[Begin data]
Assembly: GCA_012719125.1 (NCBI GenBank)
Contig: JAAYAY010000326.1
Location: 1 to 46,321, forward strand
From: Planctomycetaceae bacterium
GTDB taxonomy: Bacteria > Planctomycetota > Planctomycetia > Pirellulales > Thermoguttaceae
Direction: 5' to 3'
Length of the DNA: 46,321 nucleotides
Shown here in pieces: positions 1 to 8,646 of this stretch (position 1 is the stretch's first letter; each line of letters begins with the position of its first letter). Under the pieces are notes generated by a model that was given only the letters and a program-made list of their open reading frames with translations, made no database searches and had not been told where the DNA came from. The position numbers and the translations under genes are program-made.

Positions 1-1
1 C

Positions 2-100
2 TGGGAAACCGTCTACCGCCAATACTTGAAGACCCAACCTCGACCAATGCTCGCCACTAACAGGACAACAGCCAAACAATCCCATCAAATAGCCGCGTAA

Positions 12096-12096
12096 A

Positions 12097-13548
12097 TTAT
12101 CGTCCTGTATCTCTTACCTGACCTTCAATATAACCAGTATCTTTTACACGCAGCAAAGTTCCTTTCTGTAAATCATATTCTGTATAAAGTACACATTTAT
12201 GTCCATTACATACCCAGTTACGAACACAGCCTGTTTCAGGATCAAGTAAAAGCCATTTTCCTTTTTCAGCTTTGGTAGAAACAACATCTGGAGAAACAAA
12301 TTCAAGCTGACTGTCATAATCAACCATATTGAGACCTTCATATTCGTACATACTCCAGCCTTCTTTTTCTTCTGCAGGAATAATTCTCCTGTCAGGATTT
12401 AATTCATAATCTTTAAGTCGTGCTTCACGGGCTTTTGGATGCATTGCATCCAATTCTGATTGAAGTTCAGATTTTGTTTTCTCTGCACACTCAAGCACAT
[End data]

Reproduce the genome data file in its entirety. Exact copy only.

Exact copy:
Assembly: GCA_012719125.1 (NCBI GenBank)
Contig: JAAYAY010000326.1
Location: 1 to 46,321, forward strand
From: Planctomycetaceae bacterium
GTDB taxonomy: Bacteria > Planctomycetota > Planctomycetia > Pirellulales > Thermoguttaceae
Direction: 5' to 3'
Length of the DNA: 46,321 nucleotides
Shown here in pieces: positions 1 to 8,646 of this stretch (position 1 is the stretch's first letter; each line of letters begins with the position of its first letter). Under the pieces are notes generated by a model that was given only the letters and a program-made list of their open reading frames with translations, made no database searches and had not been told where the DNA came from. The position numbers and the translations under genes are program-made.

Positions 1-1
1 C

Positions 2-100
2 TGGGAAACCGTCTACCGCCAATACTTGAAGACCCAACCTCGACCAATGCTCGCCACTAACAGGACAACAGCCAAACAATCCCATCAAATAGCCGCGTAA

Positions 12096-12096
12096 A

Positions 12097-13548
12097 TTAT
12101 CGTCCTGTATCTCTTACCTGACCTTCAATATAACCAGTATCTTTTACACGCAGCAAAGTTCCTTTCTGTAAATCATATTCTGTATAAAGTACACATTTAT
12201 GTCCATTACATACCCAGTTACGAACACAGCCTGTTTCAGGATCAAGTAAAAGCCATTTTCCTTTTTCAGCTTTGGTAGAAACAACATCTGGAGAAACAAA
12301 TTCAAGCTGACTGTCATAATCAACCATATTGAGACCTTCATATTCGTACATACTCCAGCCTTCTTTTTCTTCTGCAGGAATAATTCTCCTGTCAGGATTT
12401 AATTCATAATCTTTAAGTCGTGCTTCACGGGCTTTTGGATGCATTGCATCCAATTCTGATTGAAGTTCAGATTTTGTTTTCTCTGCACACTCAAGCACAT